Being a Black-man in America is not Easy


Kei Kamara, a US-based super striker joined protests earlier this week seeking justice. News that a white policeman unjustly killed a black-man angered many US nationalities. A lot of blacks filled streets in the cities of America demanding fairness.

The bereaved, popularly known as Floyd succumbed after a white policeman pinned him down. Since then, people have been protesting globally.

Kamara, who is a footballer of MLS club Colorado Rapids said when his kids joined in the demonstrations, he felt touched.

“I lay down on the ground for nine minutes and my son then just lay down next to me, without me even asking him, and Kendrick is only three,” Kamara, 35, told Newsday on the BBC World Service.

“He just decided to lay next to me. And I turned around and I saw him and it just hit me so hard, like ‘wow’.”

Kamara stated on social media that Floyd’s death had affected many people. Both the rich and poor, whites and blacks were all reacting. The impact of his death was far-reaching. Crowds in the streets were all protesting.

Kei said he has been facing challenges of racism throughout his career. Being a soccer player in America hasn’t been easy for him especially having to play for white majority football clubs.

Racism is something that Kamara and other black international players ignore. He extends his gratitude to the people from different races who have strongly stood by them during the protests. For it’s through the strong support that the authorities are recognizing their opinions.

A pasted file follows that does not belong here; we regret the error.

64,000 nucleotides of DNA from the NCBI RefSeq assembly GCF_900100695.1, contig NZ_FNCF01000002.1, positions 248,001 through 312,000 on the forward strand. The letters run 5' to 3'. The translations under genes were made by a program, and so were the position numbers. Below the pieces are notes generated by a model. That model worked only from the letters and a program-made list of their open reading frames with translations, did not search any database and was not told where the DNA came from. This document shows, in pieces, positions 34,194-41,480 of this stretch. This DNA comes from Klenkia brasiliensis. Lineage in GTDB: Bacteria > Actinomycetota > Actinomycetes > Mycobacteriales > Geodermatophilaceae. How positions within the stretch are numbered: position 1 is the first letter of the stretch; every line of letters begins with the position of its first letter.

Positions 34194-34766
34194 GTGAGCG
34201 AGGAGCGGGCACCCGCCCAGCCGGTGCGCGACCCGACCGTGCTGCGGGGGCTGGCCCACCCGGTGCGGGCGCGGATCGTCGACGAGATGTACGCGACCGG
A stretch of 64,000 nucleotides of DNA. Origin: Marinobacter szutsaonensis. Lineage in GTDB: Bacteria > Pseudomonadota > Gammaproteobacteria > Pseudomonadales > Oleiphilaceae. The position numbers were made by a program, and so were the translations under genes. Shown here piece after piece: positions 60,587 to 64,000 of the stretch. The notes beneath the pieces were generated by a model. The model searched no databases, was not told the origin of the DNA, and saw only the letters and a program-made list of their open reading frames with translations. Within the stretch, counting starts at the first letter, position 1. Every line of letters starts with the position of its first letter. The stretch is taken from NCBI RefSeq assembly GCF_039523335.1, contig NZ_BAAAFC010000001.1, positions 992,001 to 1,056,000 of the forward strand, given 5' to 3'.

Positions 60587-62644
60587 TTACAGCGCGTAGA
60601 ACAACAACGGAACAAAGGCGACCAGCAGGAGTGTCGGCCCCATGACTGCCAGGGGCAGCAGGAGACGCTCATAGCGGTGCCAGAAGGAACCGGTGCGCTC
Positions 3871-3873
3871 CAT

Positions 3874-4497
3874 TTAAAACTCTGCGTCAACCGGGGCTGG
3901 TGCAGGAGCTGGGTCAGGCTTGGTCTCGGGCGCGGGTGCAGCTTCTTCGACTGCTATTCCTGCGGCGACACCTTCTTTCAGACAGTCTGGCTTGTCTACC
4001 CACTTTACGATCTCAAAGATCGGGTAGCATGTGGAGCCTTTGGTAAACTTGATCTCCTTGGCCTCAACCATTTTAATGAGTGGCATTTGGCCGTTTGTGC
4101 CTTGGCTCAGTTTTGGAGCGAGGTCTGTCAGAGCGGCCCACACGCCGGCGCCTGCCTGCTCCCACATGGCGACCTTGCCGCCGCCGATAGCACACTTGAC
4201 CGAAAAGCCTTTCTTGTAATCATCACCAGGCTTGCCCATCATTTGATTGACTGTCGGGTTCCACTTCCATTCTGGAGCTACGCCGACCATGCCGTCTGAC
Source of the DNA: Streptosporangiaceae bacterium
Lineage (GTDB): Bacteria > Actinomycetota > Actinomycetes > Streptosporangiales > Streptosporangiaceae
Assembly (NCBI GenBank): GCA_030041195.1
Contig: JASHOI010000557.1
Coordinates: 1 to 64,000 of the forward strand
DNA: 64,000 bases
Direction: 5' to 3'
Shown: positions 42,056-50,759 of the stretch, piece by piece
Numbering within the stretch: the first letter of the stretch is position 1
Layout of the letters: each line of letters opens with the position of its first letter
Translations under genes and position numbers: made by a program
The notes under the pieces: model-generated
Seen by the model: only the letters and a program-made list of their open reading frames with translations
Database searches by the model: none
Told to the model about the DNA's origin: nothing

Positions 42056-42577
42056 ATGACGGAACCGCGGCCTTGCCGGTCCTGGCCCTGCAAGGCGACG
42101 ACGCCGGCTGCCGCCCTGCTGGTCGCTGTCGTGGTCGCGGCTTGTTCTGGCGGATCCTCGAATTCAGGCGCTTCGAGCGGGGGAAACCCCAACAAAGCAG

Kamara says protesting was the right thing to do. Especially since most blacks in the US are facing discrimination. Since he has stayed in the country for long, he is now an American citizen.

Despite him marrying a white woman and gaining the nationality, some people still discriminate on their kids as blacks. They do not even see them as hybrid.

He anticipates that his kids will not face judgment most blacks face. He remains grateful to the people who fought to bring equality over the past years.

However, he respects the people who enabled the current changes in the country despite blacks still facing judgment.

Through the changes, Kamara says he was able to acquire American citizenship despite being an immigrant. Currently, he can explore the world and play soccer for different clubs. He enjoys fulfilling his dream.

He grew up in Los Angeles, where he witnessed firsthand racism.


“I wasn’t just African, I’m black. When they see you, if there’s any kind of trouble, you’re the first one. You go into stores, security, whatever, or we go into clubs, we need to be careful. In some places, they won’t even let you in.”

With looming normalcy, Kamara says they are preparing to resume training. However, they will forever remember the death of Floyd.

Meanwhile, as black American sportsmen, they plan on fully representing blacks especially since young blacks look up to them.

He hopes they will manage to concentrate and play. Even if it means doing it for Floyd and the young generations who depend on them as role models.



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